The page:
DITTA, The Global Diagnostic Imaging, Healthcare IT & Radiation Therapy Trade Association, is expressing support for a recent industry standard on refurbishment of medical imaging equipment it says will increase patients’ access to healthcare and contribute to the circular economy.

Published in February 2016 by the Medical Imaging & Technology Alliance (MITA), a division of National Electrical Manufacturers Association (NEMA), standard NEMA/MITA 1-2015 Good Refurbishment Practices for Medical Imaging Equipment outlines basic requirements for a refurbishment process for medical electrical equipment that will not change the equipment’s original intended use, safety profile, or performance.

“Refurbished systems are an effective way for healthcare providers to upgrade their equipment while maintaining quality and being budget-conscious,” MITA Executive Director Patrick Hope said when the standard was first issued. “Understandably, regulators and customers need to be certain that all refurbished equipment is high-quality, safe, and effective. This standard outlines industry best practices that, if followed, will result in refurbished equipment that is just as safe and effective as brand new.”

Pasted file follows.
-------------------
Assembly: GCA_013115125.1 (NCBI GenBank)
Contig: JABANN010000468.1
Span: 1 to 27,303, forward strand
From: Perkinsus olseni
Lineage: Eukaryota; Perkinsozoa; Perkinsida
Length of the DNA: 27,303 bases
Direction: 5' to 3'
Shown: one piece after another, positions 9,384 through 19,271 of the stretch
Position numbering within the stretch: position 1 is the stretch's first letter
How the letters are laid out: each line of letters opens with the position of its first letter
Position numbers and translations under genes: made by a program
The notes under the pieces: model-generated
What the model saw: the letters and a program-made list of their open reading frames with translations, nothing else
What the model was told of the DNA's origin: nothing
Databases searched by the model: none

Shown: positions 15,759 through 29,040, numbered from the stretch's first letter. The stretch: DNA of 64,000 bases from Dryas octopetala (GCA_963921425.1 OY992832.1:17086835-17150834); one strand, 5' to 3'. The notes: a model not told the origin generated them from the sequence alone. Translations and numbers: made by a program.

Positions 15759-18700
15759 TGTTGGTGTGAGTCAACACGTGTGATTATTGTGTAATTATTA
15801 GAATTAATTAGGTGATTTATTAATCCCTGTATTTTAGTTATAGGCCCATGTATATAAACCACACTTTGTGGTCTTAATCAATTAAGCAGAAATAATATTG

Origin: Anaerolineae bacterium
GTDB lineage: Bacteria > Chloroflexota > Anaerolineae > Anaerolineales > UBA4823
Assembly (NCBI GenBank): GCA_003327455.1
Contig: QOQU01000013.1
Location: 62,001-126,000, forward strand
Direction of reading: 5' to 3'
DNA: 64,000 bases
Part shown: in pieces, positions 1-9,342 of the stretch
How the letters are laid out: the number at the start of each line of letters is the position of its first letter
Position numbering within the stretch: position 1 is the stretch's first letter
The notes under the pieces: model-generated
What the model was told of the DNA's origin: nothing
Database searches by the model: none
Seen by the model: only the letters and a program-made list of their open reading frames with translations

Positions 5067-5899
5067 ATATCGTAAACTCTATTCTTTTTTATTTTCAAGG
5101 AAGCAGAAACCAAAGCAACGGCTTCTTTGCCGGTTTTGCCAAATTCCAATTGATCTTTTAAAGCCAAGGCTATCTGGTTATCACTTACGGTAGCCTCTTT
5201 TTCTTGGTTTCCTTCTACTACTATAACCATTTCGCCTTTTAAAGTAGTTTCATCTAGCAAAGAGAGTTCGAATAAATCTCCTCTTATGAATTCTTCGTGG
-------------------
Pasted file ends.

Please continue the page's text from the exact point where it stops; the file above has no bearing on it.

The document includes terms and definitions to establish common understanding, as well as general and specific requirements concerning the refurbishment process and guidelines on topics such as risk-based selection of equipment, hardware and software safety updates, and record keeping, among others. Refurbishment is necessary to address “the high demand for affordable and reliable products” by both small regional hospitals and leading medical institutions, the document says, and such criteria will ensure such equipment’s safety and effectiveness.

“This standard is built on best practices gained from industry experience for refurbishment performed over decades. It ensures that refurbishment results in equipment meeting the intended use, performance and safety specifications as defined by the original manufacturer, and will lead to improved patient access to advanced healthcare,” says DITTA Chair Satoshi Kimura.

NEMA/MITA 1-2015 is available for free download from the NEMA website.